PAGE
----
Using sunflower lecithin to treat recurrent clogged ducts when breastfeeding

Moms science
Using sunflower lecithin to treat recurrent clogged ducts when breastfeeding

Having one clogged duct is painful and annoying. But if your ducts keep clogging, it becomes insanely frustrating. For breastfeeding moms who want to keep nursing but keep facing this obstacle, it can be one of the most upsetting parts of the breastfeeding journey or even the whole postpartum experience. (Way worse than dirty diapers.)

There are several ways to treat recurrent plugged milk ducts. Other dietary supplements like thyme, B-complex vitamins, vitamin C, probiotics, and evening primrose oil can help, but one of the best treatments is lecithin, which can be derived from sunflowers. 


Is sunflower lecithin safe for breastfeeding?

Yes! There are no contraindications, or medical reasons not to take lecithin while breastfeeding. Lecithin supplements are "generally recognized as safe" (GRAS) by the Food and Drug Administration (the FDA). According to LactMed, it's usually gentle on the body, without other side effects. It won't affect your milk supply. It can even be used to treat high cholesterol. One of its ingredients is phosphatidylcholine, which may improve your memory--researchers are testing whether it could be used for Alzheimer's disease or other forms of dementia.

Still, you should run it past your doctor and pediatrician first. 

There's just one warning. Women who grow depressed easily may experience depression while taking a high dose of lecithin. If this describes you, definitely talk to your doctor first. If you do use lecithin, monitor your symptoms and alert your doctor if you feel persistently sad or numb. 


What is lecithin and how does it work?

Lecithin is a phospholipid naturally found in plenty of foods, like soybeans, egg yolks, whole grains, peanuts, liver, and—best of all—sunflower oil. It’s even found in milk, including breastmilk. So you’re not introducing something new, you’re just giving your milk a boost. 

(It doesn't improve your milk production, but it does improve your milk!)

Soy lecithin is also an effective treatment (unless you're allergic).

It’s also a common food additive, often seen in dressings, baked goods, and chocolate. It’s used as an emulsifier, which helps keep fats evenly distributed.

That’s also why it’s helpful in your breastmilk. Your milk already has some lecithin, but adding more keeps the fats even better distributed throughout the milk. 

A lecithin molecule has a hydrophobic end that hates water but gloms onto fats, and a hydrophilic end that loves water and holds on tight. So the lecithin grabs the nice rich fats--that could otherwise create a blockage--and keeps them connected to the rest of the milk.

 That way, after milk letdown, the fats in the milk flow out as your baby nurses instead of getting caught in clumps in your ducts.

Another theory is that it increases the stickiness of your milk by increasing the fatty acids, Dr. Jack Newman explains.


When should you use lecithin?

Use organic sunflower lecithin if you keep getting plugged milk ducts—but try these blocked duct treatments from kellymom first. They’re mostly focused on adjusting your positioning and the baby’s latch. If those don’t work, LLLI recommends supplementing with lecithin, along with eating fewer saturated fats and reducing your salt intake.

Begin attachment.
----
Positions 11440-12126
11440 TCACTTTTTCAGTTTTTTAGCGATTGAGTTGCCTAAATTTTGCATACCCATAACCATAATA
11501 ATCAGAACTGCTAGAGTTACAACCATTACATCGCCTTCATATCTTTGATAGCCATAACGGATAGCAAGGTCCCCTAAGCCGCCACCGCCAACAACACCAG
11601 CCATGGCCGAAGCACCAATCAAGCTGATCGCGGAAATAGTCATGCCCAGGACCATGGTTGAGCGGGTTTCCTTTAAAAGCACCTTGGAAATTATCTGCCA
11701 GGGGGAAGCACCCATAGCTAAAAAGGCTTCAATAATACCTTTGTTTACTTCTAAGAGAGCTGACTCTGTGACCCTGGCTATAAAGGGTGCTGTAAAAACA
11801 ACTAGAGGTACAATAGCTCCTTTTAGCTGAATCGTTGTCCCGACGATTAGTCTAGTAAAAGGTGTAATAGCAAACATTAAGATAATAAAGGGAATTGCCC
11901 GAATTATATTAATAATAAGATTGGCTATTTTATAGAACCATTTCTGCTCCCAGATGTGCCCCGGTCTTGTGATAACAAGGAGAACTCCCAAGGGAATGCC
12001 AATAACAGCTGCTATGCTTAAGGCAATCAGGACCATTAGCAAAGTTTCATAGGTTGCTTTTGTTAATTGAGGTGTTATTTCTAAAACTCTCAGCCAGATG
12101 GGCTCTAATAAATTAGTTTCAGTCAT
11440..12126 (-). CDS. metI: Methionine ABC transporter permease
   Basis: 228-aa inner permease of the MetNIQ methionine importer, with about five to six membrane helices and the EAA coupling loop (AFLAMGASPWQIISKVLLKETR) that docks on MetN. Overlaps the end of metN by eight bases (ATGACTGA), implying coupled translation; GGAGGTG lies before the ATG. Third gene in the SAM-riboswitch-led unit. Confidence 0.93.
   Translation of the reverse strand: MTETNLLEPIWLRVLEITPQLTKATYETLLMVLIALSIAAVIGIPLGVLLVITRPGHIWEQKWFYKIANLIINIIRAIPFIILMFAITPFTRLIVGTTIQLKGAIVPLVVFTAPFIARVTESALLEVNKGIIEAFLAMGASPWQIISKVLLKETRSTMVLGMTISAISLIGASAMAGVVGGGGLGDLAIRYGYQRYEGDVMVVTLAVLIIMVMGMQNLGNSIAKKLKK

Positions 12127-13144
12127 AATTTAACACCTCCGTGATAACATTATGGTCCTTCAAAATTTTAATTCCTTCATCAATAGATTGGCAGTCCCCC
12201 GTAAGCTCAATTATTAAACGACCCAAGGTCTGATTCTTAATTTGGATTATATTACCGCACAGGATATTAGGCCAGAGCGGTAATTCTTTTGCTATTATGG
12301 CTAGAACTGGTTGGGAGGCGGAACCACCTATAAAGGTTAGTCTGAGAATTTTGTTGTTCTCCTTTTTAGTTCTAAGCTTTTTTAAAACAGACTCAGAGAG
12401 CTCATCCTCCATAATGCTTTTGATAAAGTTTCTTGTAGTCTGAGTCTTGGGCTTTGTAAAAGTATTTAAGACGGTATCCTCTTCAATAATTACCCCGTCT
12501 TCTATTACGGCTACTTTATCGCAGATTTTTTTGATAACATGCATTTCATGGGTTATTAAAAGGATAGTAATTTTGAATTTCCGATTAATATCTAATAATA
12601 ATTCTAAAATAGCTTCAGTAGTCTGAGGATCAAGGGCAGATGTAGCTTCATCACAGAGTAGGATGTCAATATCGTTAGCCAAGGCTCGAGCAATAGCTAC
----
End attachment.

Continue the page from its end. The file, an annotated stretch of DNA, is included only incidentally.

Woman breastfeeding her baby 


How to take sunflower lecithin

The recommended dosage is 3600-4800 milligrams. A softgel capsule is usually 1200 mg, so take 3 or 4 a day, spaced out throughout the day. 

If two weeks pass and you haven’t had a new blocked duct, then you can drop one pill. Wait another two weeks and, if the coast is clear, drop another pill. Rinse & repeat for the last two—but if your ducts start clogging again, go back up and stick with one or two pills a day (even after the clogs are gone). This way, it provides long-term prevention.


When you need more than sunflower lecithin

If your plugged duct is getting infected, then you need more than lecithin. You may have mastitis, and you need a doctor and antibiotics. 

Signs and side effects of an infected plugged duct:

  • The lump is warm and red
  • You have a fever
  • You have chills
  • You have body aches
  • The lymph nodes in your armpit are swollen and painful
  • You have a fast heart rate

Call your healthcare provider right away if you notice any of these signs. If you don’t act, the infection could turn into an abscess on the affected breast, which is excruciatingly painful and has to be lanced at your doctor’s office. 


Other dietary supplements and treatments that help with clogged ducts

​Lecithin supplements are incredibly helpful, but they aren't the only possible treatments. Try these ideas:

  • Other lactation supplements
  • An Epsom salt bath
  • Rub olive oil on your boob
  • Put a few drops of grapefruit seed extract (GSE) in the olive oil
  • A hot water compress on the duct
  • Gently scrape the clog with a very clean fingernail
  • Manually express milk or use a breast pump
  • Massage your breasts
  • Consult an IBCLC lactation consultant
  • Talk to your doctor; if the plugs keep turning into mastitis, she may prescribe long-term, low-dose antibiotics


Your ducts won’t be clogged forever

You don't have to turn to weaning because of persistent pain and annoyance. Sunflower lecithin is a huge help if you keep dealing with painful clogged ducts. You can reduce the clogs or even get rid of them permanently. This leaves you free to breastfeed painlessly and enjoy the experience!